Review Summary: Envy are a dead sinking story.
When was the last time you actually thought about Envy? I don’t mean that as in the last time you listened to their music, but rather, when you remembered that they were an actual band. If you’re like me it’s been, well, five years. Which of course was when their last album, Recitation
dropped to lukewarm reception. Yet this has always been the case with Envy, a band consistently on the back burner. Sure there’s been acclaim, but the band has been miles away from being a household name. They’re like that band you love to rep when you’ve got nothing else to talk about; a tertiary bullet point whenever the one talks about emo or post hardcore or whatever.
That was Envy then and this is Envy now.
is an album to be immediately forgotten. It’s decidedly Envy, albeit with a little more panache than their 2010 effort. The emo-cum-post rock band have “found their roots” so to speak and returned with the more aggressive and straight forward style that defined their early years. But the problem here is that their early stuff wasn’t very…well, good
. What it accomplished, however, was the creation of a powerful and affecting sound that really stirred some emotions. It was messy and juvenile but ultimately really fun and genuine. This has been lost for years.
Envy are really, really dull.
All the Footprints…
exists as a pinnacle to the band’s career; a perfect, if accidental, melding of the emotive hardcore sound with stirring post rock flourishes. It worked despite the band’s iffy track record regarding both disparaging sounds Atheist’s Cornea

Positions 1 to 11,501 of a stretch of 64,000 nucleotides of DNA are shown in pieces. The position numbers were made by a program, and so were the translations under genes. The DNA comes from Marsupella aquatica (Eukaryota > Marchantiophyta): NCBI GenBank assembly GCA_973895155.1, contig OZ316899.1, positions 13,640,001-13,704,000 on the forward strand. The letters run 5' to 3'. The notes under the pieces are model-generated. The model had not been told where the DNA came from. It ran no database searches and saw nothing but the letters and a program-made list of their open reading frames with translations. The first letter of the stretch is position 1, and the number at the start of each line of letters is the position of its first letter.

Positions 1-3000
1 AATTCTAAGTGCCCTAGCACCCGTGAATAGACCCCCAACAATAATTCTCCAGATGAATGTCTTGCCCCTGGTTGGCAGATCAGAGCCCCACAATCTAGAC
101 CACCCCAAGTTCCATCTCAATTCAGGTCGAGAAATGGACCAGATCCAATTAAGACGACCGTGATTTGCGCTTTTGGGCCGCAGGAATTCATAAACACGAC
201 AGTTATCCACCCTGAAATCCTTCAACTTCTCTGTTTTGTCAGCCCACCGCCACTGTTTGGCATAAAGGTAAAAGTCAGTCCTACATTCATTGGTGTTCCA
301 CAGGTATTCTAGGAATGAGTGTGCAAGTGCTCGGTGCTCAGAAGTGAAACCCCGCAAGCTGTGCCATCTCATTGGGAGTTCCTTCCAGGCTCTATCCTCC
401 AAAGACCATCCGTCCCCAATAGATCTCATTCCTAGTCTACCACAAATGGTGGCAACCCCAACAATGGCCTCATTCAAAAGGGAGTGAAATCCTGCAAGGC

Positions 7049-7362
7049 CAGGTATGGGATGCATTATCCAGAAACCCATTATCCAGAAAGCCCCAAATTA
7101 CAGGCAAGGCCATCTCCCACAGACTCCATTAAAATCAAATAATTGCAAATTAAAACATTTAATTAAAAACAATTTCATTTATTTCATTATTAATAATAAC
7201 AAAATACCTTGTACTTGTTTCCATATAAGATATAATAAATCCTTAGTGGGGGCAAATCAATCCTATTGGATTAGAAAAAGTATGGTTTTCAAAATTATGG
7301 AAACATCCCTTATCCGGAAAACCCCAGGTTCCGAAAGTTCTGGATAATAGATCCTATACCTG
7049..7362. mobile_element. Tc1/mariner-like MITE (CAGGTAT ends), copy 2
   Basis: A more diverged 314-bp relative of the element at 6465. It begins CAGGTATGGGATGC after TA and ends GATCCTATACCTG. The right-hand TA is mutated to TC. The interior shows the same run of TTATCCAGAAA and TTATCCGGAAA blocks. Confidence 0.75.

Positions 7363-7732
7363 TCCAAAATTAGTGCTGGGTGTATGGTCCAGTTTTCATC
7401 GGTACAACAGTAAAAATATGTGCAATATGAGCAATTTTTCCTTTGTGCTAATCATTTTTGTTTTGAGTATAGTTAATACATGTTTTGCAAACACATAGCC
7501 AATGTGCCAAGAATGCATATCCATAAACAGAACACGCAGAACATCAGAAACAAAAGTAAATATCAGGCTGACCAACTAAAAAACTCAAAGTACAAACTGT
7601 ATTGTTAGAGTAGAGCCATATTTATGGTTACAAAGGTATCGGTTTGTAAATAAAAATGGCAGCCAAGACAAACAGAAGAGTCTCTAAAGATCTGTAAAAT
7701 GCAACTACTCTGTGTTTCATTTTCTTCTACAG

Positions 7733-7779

attempts to capture this feeling once more by placing emphasis on cathartic anger and pain but without the immediacy or passion. Tetsuya Fukagawa sounds more vanilla than ever which makes everything so placid that the entire album sloughs off the ears. With only two levels -- yelling and talking (which must make for some interesting conversation in real life), Fukagawa never portrays the music as anything other than banal noise.
is largely nice. It’s predictable and easy, but that’s what makes it nice. Even a five year break cannot change what Envy is, which should come as a comfort. The song structures have been mixed up just a tad, with “Blue Moonlight” standing out as a very straight forward post hardcore track that blazes on by with little pretense. “Ignorant Rain and the End of the World” and “An Insignificant Poem” follow suit with a couple of blistering moments that offer up a little excitement as well. These are sprinkled around Envy’s old bag of tricks that include long, ethereal post-rock tracks. Like before, these offer little in the way of emotional profundity. The strings and lush arrangements could not be more phoned in as the band masturbates Mono’s later discography. These tracks of moderate length are dull and lack any sort of imagination or emotional intensity. Each one stands as a stark metaphor for Envy as a whole.
I could prattle on about how awkward the mixing is or how choppy the tracklist has been set up, but none of that really matters when the music that was written is so painfully uninspired. Envy are a dead sinking story. No more, no less.